Re: [Cz-L] Commemoration 1902

From: Miriam Taylor <>
Date: Mon, 13 Oct 2014 11:24:51 -0400
To: Abraham Kogan <>
Reply-To: Miriam Taylor <>

Dear Anny, Dear Abraham,

It was not quite so simple.
As soon as the Bukovina became part of Romania,
the Romanians tried to expel as many Jews as they could,
by claiming that many of the Jews of Czernowitz had moved
to the city only recently. In order to be allowed to remain in the city
Jews had to prove that they had lived in Czernowitz in 1910.
I have a document confirming such residency for my mother's family.

Later, in the thirties, many professions and jobs were closed to Jews.
My father had the equivalent of a Masters degree in Mathematics.
This qualified him to be a high school teacher, but by 1932
teaching high school jobs were mostly closed to Jews.
In 1926 in Czernowitz, David Falik, was shot dead by the anti-Semitic
student leader Nicholas Totu.
In 1926 there was a blood libel in Bucharest.

Mostly the Jews of Czernowitz were blind to what was going on,
Anti-Semitism was a fact of life and they paid no more attention to it
than to the weather.

On Oct 11, 2014, at 10:07 AM, Abraham Kogan wrote:

> Dear Landsleute,
> The description of life in Czernowitz between the two wars fully and
> correctly reflects my own experience.
> Regards, Abraham K.
> -----Original Message-----
> From:
> [] On Behalf Of
> Anny Matar
> Sent: Saturday, October 11, 2014 2:24 PM
> To: Miriam Taylor
> Cc: Shelley; Fred Weisinger; Hardy Breier; Czernowitz Genealogy and
> History
> Subject: Re: [Cz-L] Commemoration 1902
> Did life really change in 1918/19 when Czenowitz, I know little
> about other
> places, became Rumanian? I don't think so. Shelly you're wrong Jews
> didn't
> change their names then, maybe they did after 1944 when the Russians
> returned, I don't know that.
> I think, the early post WWI, transition was not shattering. People
> were
> supposed to speak Rumanian everywhere, we as school children were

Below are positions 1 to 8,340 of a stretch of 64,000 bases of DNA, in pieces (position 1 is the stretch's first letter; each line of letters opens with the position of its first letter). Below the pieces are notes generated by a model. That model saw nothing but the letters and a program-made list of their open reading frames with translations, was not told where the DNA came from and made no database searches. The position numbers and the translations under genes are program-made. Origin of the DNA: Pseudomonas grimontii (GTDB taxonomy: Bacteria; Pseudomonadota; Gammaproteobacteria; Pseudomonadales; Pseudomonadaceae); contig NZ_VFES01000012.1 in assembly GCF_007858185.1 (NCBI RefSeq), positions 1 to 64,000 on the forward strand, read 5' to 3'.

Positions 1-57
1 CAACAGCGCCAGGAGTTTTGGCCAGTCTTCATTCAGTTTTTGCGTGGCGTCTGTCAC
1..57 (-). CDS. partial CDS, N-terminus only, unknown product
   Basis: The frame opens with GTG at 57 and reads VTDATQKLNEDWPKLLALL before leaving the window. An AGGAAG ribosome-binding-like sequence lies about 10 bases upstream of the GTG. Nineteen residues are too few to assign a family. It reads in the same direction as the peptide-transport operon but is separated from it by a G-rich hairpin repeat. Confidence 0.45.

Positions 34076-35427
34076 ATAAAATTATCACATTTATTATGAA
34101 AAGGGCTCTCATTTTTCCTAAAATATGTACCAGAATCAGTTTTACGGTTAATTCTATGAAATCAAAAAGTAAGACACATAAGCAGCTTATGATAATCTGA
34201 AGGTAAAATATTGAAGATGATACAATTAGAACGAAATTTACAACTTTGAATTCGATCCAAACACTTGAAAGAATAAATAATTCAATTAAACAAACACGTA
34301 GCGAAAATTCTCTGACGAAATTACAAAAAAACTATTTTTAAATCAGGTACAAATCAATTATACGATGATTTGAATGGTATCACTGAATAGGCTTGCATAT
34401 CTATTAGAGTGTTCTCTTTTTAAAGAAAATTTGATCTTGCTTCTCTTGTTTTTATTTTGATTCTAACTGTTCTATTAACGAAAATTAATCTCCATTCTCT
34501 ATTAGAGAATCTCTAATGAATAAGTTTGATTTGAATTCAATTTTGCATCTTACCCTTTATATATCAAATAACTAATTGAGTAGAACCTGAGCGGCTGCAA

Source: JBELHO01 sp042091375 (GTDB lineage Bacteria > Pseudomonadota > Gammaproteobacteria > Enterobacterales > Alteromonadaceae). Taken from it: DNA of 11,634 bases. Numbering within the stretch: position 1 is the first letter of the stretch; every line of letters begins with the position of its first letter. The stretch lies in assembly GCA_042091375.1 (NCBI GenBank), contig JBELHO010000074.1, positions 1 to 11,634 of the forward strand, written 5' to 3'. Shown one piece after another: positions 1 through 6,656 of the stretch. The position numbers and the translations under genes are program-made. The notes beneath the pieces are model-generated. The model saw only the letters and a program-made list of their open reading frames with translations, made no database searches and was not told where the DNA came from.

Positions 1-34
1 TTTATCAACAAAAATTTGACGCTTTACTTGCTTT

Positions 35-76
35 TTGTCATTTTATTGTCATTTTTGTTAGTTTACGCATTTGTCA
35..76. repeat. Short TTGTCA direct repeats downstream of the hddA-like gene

> certainly
> taught that, I know that identity papers and contracts made in
> German had
> to be translated into Rumanian, all official papers were Rumanian
> which few
> of the local population understood as German/Yidish remained the
> languages
> we spoke at home and our upbringing and culture was certainly
> Austrian. I
> suppose lending libraries had Rumanian books too but the books at
> home, the
> music/records were all German.
> The terrifying change came 1937/38 with Goga-Cuza
> take-over Nationalism/Nazism appeared but life went on. Jewish shops,
> businesses weren't closed until 1940 life went on normally. The
> change in
> all our lives started in June 1940 when the Russians occupied our
> city and
> our lives never were the same again.
> I might be wrong in the way I saw and wrote it but that was MY life
> and I'm
> not a historian either only a participant.
> anny
> On Sat, Oct 11, 2014 at 1:28 AM, Miriam Taylor
> <> wrote:
>> By comparison to Romania, Austria in 1918 was economically
>> better developed, had a reasonably good civil service,
>> good institutions of middle and higher learning,
>> good medical care and a law system which stipulated equality
>> of all the ethnic and religious groups.
>> While the Romanians were very happy to be given both the districts
>> of Bucovina and Transilvania, they were not at all pleased
>> to suddenly have acquired a large Jewish population and
>> discriminated against Jews with ever increasing intensity.
>> Mimi

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Received on 2014-10-13 08:33:43

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